Definition - What does Dolcetto mean?
Dolcetto which translates to “little sweet one” is an Italian grape variety that is mostly grown in northwest Italy in the Piedmont region. Even though the name indicates a sweetness, it does not reflect the grape’s characteristics because the wines it produces are notably dry. The wines made from Dolcetto grapes are meant to age a few years in a bottle and can be fruity, tannic with low acidity levels.
WineFrog explains Dolcetto
Historically, the Dolcetto grape has been a parent grape to the French Chatus grape and the Piedmontese grapes Passus, San Martino and Valentino Nero. Today, most Dolcetto is planted in Piedmont (the largest volume around Ovada and Alba) which manufactures early season wine that is present on the market while other wines/grapes mature. The Dolcetto wines are included in the DOCG designation with typically two variations of standard and superior blends.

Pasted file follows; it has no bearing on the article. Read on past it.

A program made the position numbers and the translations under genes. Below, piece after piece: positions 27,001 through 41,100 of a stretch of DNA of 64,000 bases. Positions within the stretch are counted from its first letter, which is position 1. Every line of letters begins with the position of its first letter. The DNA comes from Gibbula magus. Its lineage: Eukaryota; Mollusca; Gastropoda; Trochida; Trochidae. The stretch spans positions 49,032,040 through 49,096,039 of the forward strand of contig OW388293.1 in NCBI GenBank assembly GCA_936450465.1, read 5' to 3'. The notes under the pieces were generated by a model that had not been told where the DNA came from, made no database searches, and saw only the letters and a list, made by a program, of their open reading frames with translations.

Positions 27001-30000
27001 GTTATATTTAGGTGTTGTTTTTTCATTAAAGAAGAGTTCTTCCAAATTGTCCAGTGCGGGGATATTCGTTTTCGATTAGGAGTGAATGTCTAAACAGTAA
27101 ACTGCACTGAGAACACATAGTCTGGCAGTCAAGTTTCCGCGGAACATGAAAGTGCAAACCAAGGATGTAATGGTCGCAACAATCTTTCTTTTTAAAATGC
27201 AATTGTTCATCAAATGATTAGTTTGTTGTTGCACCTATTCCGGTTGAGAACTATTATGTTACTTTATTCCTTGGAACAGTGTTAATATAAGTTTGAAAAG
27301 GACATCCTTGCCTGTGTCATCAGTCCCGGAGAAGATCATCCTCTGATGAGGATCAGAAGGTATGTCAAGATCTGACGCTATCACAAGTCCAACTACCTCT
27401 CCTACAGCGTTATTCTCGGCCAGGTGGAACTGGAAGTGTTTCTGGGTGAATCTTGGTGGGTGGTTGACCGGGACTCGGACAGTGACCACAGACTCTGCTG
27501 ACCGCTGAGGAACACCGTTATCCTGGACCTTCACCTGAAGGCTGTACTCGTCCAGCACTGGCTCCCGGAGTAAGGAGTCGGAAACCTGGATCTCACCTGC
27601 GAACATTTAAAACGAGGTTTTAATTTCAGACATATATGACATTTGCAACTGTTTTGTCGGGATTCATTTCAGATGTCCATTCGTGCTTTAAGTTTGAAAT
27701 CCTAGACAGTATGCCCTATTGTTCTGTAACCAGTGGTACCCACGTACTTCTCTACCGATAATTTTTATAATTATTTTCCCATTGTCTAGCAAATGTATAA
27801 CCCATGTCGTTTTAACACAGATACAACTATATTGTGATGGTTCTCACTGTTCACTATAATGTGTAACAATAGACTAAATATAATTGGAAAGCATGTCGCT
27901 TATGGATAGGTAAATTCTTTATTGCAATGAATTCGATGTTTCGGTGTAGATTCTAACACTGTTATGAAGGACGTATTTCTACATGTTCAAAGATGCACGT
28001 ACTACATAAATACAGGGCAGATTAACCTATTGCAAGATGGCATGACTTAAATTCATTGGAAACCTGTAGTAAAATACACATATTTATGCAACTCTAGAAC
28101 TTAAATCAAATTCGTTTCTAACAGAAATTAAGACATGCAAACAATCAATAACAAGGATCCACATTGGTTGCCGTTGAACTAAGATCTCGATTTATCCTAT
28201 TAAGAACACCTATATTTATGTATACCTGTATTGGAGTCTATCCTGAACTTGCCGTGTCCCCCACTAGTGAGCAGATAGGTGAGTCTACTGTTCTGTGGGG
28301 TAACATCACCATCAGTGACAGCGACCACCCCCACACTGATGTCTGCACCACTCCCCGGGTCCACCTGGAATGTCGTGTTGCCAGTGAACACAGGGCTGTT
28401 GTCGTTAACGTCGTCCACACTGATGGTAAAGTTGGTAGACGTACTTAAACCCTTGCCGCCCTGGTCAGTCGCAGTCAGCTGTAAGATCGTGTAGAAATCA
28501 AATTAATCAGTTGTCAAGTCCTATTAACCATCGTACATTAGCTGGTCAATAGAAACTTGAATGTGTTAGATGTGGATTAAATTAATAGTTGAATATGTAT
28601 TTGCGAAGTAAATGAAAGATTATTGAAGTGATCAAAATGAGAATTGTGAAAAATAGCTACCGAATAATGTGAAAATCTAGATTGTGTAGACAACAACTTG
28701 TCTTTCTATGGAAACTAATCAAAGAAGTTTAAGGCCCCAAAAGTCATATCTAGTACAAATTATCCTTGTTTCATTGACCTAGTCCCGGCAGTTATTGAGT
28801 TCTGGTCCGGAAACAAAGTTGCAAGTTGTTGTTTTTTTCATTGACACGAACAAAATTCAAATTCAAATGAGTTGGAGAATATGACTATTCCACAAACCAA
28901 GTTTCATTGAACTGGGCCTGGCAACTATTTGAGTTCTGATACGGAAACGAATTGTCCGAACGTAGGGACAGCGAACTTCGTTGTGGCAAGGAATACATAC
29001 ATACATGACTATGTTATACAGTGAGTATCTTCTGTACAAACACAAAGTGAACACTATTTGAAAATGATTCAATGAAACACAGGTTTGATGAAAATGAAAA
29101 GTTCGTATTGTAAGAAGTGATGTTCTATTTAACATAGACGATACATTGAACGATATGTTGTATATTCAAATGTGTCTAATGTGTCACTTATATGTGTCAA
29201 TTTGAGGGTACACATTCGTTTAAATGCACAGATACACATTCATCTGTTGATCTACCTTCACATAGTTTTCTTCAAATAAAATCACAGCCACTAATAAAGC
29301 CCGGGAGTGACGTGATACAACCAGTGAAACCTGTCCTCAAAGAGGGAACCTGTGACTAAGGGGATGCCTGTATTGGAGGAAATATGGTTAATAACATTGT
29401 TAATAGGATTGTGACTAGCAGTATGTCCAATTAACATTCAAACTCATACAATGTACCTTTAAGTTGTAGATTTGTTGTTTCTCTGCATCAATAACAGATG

When planted in other parts of the world, the Dolcetto grape is called Douce Noire despite the fact that some of these grapes (like Charbono and Savoie) are not actually genetically related to Dolcetto, the synonym is still used in California. Dolcetto grapes produce a red wine with tart, licorice and cherry flavors finishing with a bitter taste. The dark skin of the grape has high levels of anthocyanins which increases the tannins so it ripens faster even in cooler climates. The Dolcetto wine pairs well with pizza and pasta dishes with cream or red sauces.